People love a bargain. Or do they? Global investors, and in particular Americans, currently view the UK as the place to find undervalued, world-class businesses.
Their targets include smaller technology companies that should appeal to British private investors eager to back economic revival and add sparkle to their portfolios. Yet shares in the US tech titans remain the favoured British private investor gamble.
Apprehension over the effects of higher interest rates has hit the US tech sector. The Nasdaq index is down by 10 per cent since the start of the year.
Stock watch: Actress Annabelle Wallis wears Cartier – shares in mid-cap Watches of Switzerland have outperformed in the past 12 months
Yet there seems to be more alarm about the impact of more expensive borrowing on smaller companies.
Just one small and mid-cap trust – Smithson – features on the latest AJ Bell list of top share and fund purchases.
British firms make up just a fifth of the portfolio of Smithson (where I am a holder) which concentrates on surprisingly substantial companies like Domino’s Pizza. For anyone wanting to diversify, focusing on businesses lower down the scale could also present a tasty dish.
Smithson’s share price is at a 2 per cent premium to the value of its net assets. The price of the River & Mercantile UK Micro Cap Growth Trust, which owns stakes in companies below £100million (small is a relative term), is at a discount of 11 per cent, for example.
Taking a walk on the small side may seem more risky, but, as Jason Hollands of Bestinvest points out, many investors may be overexposed to big businesses if they hold index funds which are weighted towards larger companies. He comments: ‘In such a fund, 37 per cent of your cash would be in 10 companies.
‘Over the last 20 years, the Numis Smaller Companies Index has returned 643 per cent, while the UK’s 100 largest companies have delivered a 202 per cent total return.’
Large companies are subjected to endless rigorous analysis.
Their smaller counterparts can flourish under less scrutiny, as Ed Monk of Fidelity International explains: ‘The theory goes that these [smaller companies] will be less closely monitored by the wider investing world, so there is the greater potential for a manager to unearth winners that the rest of the market has missed.’
Such has been the emphasis on the US tech group in recent years that Alexandra Jackson, manager of the Rathbone UK Opportunities fund, believes some investors have started to see Britain as a ‘non-core play’. Smaller companies have been particularly affected since they tend not to offer an income. But Jackson is endeavouring to fight back against the perception that future winners are not to be found on these shores.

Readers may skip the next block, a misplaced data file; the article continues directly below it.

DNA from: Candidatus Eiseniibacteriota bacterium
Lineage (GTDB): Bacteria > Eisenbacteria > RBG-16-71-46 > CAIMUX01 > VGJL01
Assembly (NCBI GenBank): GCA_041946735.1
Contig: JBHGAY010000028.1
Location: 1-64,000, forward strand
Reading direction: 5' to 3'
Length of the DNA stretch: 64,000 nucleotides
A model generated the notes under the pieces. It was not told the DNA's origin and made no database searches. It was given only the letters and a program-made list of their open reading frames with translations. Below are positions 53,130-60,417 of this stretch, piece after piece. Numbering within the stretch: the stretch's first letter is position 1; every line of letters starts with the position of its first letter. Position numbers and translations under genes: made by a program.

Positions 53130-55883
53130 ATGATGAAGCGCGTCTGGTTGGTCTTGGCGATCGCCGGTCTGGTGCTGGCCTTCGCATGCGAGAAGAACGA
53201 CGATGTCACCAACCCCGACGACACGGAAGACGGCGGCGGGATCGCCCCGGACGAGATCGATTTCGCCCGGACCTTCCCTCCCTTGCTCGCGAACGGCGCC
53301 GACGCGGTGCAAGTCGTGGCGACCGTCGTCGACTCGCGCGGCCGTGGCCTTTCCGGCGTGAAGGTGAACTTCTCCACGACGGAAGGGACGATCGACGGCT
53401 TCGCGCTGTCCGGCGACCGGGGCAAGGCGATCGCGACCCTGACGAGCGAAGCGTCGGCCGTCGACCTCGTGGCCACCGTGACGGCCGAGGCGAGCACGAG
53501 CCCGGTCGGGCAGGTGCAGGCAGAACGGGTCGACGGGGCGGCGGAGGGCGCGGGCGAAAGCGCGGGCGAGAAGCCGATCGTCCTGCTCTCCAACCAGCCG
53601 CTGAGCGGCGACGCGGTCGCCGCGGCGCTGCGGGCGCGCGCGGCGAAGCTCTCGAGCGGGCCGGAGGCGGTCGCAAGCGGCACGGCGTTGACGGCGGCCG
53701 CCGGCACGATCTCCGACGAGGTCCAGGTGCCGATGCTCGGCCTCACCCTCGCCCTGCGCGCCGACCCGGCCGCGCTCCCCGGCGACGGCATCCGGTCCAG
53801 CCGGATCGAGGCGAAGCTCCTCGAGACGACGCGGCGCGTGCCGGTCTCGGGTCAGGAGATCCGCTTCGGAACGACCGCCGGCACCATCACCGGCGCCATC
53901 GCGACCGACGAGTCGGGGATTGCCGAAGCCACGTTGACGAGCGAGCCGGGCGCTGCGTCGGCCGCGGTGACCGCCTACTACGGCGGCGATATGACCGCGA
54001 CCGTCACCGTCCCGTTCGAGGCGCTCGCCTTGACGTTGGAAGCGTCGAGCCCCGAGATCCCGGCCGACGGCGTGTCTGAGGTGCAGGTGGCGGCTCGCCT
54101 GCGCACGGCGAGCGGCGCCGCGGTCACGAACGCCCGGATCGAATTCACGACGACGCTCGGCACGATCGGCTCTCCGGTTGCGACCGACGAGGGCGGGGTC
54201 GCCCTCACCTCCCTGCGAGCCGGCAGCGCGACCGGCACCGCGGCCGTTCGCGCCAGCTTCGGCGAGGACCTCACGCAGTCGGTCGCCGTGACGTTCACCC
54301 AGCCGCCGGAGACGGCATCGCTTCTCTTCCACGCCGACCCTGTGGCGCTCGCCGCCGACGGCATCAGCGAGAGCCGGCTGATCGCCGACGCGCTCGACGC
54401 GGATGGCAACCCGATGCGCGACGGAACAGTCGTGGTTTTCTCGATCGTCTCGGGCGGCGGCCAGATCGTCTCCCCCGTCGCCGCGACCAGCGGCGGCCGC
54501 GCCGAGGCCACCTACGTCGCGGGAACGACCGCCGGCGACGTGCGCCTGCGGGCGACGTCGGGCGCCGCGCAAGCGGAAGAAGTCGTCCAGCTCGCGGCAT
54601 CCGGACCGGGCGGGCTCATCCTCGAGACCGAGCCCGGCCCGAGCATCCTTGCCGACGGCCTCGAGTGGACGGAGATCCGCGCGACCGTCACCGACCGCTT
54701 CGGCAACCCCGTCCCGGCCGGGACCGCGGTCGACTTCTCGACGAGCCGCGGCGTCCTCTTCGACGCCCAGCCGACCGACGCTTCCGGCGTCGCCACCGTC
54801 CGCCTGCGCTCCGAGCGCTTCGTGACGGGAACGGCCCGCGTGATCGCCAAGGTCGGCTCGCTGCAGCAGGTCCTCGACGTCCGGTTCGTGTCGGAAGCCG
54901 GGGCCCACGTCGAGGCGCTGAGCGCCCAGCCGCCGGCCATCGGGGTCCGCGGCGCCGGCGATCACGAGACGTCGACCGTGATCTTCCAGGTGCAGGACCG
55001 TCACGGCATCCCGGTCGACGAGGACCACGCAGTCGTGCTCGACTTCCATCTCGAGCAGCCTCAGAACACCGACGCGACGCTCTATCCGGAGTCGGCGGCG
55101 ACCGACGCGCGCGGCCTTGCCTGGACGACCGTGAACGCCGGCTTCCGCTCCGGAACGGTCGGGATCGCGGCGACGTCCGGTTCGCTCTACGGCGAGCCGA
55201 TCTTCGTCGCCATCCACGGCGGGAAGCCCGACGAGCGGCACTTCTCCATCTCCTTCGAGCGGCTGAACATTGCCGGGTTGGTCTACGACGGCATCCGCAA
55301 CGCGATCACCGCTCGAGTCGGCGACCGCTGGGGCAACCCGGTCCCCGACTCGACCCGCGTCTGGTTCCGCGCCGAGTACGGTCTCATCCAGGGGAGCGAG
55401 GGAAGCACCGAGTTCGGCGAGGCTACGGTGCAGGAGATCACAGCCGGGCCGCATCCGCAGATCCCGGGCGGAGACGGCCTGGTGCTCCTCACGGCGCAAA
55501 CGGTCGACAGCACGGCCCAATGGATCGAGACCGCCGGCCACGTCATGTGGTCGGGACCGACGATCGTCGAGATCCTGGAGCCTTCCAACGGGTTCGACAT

There is mounting concern on both sides of the Atlantic of the damage that could be caused by rising interest rates to companies of any size with weak balance sheets and poor free cash flow (cash left over after paying the operating expenses).
The risk of more expensive borrowing could be greater for smaller companies. But, as Jackson explains: ‘We look for companies with very low net debt and bulletproof balance sheets.’
What’s best for you? Fidelity Special Situations may have a stake in Shell, but 45% of the fund is made up of smaller companies
The fund owns businesses like Molten ventures (formerly Draper esprit), the venture capital group. Its investments include the Cambridge start-up Paragraf whose ultra-thin graphene material can be used in the semiconductor industry. Another holding is team17, the Wakefield-based company behind such video games as Worms, King of Seas and Epic Chef.
The ability to get exposure to such a spread of activities is the reason why I put some money into the Rathbone UK Opportunities fund. But I am interested in further diversification.
Bestinvest’s best buys include the TM Tellworth UK Smaller Companies, which applies a ‘P3M’ (product, market, management, margins) process to locating stocks, and the Henderson Smaller Companies Trust which is at a 9 per cent discount.
Its manager Neil Hermon acknowledges the difficulties facing the economy, but believes the trust can still prosper. He says: ‘The fall in stock markets this year has thrown up a number of good buying opportunities in companies whose long-term future remains as robust as ever.’
While deciding whether small could do beautiful things for your portfolio, you can minimise your efforts by checking whether you are already thinking small.
For example, Fidelity Special Situations may have a stake in Shell, but 45 per cent of the fund is made up of smaller companies. For some, this may be a big enough adventure.
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